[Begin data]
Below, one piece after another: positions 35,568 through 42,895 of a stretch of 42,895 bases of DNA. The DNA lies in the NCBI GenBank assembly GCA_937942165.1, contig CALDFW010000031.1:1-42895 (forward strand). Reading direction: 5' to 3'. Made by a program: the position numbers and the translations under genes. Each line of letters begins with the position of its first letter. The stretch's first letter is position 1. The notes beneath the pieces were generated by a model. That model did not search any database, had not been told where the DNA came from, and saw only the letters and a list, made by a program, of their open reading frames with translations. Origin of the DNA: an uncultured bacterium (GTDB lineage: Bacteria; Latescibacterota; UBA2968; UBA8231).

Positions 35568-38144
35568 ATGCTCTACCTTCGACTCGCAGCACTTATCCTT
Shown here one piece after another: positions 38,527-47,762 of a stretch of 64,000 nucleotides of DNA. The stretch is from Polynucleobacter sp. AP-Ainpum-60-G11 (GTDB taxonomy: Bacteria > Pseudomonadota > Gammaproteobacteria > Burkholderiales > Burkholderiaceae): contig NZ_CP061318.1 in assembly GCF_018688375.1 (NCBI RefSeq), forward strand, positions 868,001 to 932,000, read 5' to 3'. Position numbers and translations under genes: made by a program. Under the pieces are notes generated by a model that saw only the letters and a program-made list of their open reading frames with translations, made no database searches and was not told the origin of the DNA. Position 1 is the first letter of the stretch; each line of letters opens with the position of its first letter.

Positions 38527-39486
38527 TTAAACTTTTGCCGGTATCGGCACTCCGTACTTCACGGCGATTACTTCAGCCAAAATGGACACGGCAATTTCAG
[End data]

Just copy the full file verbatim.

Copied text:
Below, one piece after another: positions 35,568 through 42,895 of a stretch of 42,895 bases of DNA. The DNA lies in the NCBI GenBank assembly GCA_937942165.1, contig CALDFW010000031.1:1-42895 (forward strand). Reading direction: 5' to 3'. Made by a program: the position numbers and the translations under genes. Each line of letters begins with the position of its first letter. The stretch's first letter is position 1. The notes beneath the pieces were generated by a model. That model did not search any database, had not been told where the DNA came from, and saw only the letters and a list, made by a program, of their open reading frames with translations. Origin of the DNA: an uncultured bacterium (GTDB lineage: Bacteria; Latescibacterota; UBA2968; UBA8231).

Positions 35568-38144
35568 ATGCTCTACCTTCGACTCGCAGCACTTATCCTT
Shown here one piece after another: positions 38,527-47,762 of a stretch of 64,000 nucleotides of DNA. The stretch is from Polynucleobacter sp. AP-Ainpum-60-G11 (GTDB taxonomy: Bacteria > Pseudomonadota > Gammaproteobacteria > Burkholderiales > Burkholderiaceae): contig NZ_CP061318.1 in assembly GCF_018688375.1 (NCBI RefSeq), forward strand, positions 868,001 to 932,000, read 5' to 3'. Position numbers and translations under genes: made by a program. Under the pieces are notes generated by a model that saw only the letters and a program-made list of their open reading frames with translations, made no database searches and was not told the origin of the DNA. Position 1 is the first letter of the stretch; each line of letters opens with the position of its first letter.

Positions 38527-39486
38527 TTAAACTTTTGCCGGTATCGGCACTCCGTACTTCACGGCGATTACTTCAGCCAAAATGGACACGGCAATTTCAG